Redeeming your time from such dangerous waste, seek to fill it with employments which you may review with satisfaction. The acquisition of knowledge is one of the most honourable occupations of youth. The desire of it discovers a liberal mind, and is connected with many accomplishments, and many virtues. But though your train of life should not lead you to study, the course of education always furnishes proper employments to a well-disposed mind. Whatever you pursue, be emulous to excel. Generous ambition, and sensibility to praise, are, especially at your age, among the marks of virtue. Think not, that any affluence of fortune, or any elevation of rank, exempt you from the duties of application and industry. Industry is the law of our being; it is the demand of Nature, of Reason, and of God. Remember always, that the years which now pass over your heads, leave permanent mémorials
behind them. From your thoughtless minds they may escape; but they remain in the remembrance of God. They form an important part of the register of your life. They will hereafter bear testimony, either for or against you, at that day, when, for all your actions, but particularly for the employments of youth, you must give an account to God.
Thus I have set before you some of the chief qualifications which belong to that sober mind, that virtuous and religious character, which the Apostle, in my Text, recommends to youth; piety, modesty, truth, benevolence, temperance, and industry. Whether your future course is destined to be long or short, after this manner it should commence; and, if it continue to be thus conducted, its conclusion, at what time soever it arrives, will not be inglorious or unhappy. For, honourable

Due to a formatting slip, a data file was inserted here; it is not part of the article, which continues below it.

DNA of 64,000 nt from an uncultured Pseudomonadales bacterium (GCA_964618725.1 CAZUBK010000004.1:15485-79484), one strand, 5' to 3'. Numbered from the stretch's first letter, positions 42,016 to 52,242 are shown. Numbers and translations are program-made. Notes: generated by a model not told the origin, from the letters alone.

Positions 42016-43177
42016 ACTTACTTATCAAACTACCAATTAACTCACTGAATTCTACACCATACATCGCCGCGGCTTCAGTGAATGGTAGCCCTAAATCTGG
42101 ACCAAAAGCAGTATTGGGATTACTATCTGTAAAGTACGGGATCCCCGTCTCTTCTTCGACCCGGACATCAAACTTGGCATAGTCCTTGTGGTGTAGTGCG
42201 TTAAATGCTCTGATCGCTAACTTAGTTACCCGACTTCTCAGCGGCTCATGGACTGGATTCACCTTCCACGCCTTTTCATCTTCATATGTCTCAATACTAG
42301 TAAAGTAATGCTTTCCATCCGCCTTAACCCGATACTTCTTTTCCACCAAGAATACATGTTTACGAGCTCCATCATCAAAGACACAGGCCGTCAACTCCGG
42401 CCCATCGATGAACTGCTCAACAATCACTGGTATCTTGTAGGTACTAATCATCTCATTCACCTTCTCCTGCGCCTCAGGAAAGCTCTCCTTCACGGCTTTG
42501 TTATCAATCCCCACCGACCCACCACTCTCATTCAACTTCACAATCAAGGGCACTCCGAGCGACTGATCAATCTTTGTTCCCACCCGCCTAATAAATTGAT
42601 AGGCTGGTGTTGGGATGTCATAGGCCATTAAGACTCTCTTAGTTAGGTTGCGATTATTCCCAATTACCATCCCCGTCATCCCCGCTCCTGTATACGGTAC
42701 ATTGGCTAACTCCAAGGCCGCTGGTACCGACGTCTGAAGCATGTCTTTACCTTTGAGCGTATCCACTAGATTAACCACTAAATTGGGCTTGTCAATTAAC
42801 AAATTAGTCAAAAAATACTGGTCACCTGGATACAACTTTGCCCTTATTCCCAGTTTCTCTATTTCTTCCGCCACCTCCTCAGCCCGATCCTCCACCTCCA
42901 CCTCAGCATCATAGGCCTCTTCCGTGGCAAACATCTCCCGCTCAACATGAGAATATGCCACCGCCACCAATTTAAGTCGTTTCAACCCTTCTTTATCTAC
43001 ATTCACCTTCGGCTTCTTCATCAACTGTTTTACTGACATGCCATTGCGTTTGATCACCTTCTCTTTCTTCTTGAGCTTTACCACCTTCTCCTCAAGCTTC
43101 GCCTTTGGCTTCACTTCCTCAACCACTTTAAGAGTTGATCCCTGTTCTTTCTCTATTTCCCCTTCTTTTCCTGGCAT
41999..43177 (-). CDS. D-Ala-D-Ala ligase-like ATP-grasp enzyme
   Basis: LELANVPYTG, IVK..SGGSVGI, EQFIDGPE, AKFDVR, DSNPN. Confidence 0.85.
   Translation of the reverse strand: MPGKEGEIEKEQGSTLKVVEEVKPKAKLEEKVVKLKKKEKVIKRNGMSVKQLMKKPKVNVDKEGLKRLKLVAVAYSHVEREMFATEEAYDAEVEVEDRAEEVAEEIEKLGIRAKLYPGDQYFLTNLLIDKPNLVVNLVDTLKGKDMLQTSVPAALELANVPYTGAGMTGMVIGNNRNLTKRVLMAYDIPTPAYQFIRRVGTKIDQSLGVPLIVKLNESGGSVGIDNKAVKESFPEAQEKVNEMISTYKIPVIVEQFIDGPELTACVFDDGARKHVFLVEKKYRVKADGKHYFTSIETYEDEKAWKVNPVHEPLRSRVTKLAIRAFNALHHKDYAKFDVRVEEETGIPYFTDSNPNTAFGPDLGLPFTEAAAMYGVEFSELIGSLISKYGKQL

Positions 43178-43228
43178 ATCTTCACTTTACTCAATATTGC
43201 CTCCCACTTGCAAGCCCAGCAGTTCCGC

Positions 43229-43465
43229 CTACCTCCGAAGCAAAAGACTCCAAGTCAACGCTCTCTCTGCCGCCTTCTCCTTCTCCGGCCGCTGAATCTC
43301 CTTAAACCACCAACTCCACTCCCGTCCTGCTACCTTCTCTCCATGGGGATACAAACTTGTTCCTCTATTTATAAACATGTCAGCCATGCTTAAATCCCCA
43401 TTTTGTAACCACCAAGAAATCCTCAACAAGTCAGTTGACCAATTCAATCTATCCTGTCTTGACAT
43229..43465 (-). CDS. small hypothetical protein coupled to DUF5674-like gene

is not that which standeth in length of time, or that which is measured by number of years. But wisdom is the grey hair to man, and an unspotted life is, old
Let me finish the subject, with recalling your attention to that dependence on the blessing of Heaven, which, amidst all your endeavours after improvement, you ought cona tinually to preserve. It is too common with the young, even when they resolve to tread the path of virtue and honour, to set out with presumptuous confidence in themselves. Trusting to their own abilities for carrying them successfully through life, they are careless of applying to God, or of deriving any assistance from what they are apt to reckon the gloomy discipline of religion. Alas! how little do they know the dangers which await them? Neither human wisdom, nor human virtue, unsupported by religion, are equal to the trying situations which often occur in life. By the shock of temptation, how frequently have the most virtuous intentions been overthrown? Under the pressure of disaster, bow often has the greatest constancy sunk. Every good, and every perfect gift, is from above. Wisdom and virtue, as well as riches and honour, come from God. Destitute of his favour, you are in no better situation, with all your
boasted abilities, than orphans left to wander in a trackless desert, without any guide to conduct them, or any shelter to cover them from the gathering storm. Correct, then, this ill-founded arrogance. Expect not, that your happiness can be independent of Him who made you. By faith and repentance, apply to the Redeemer of the world. By piety and prayer,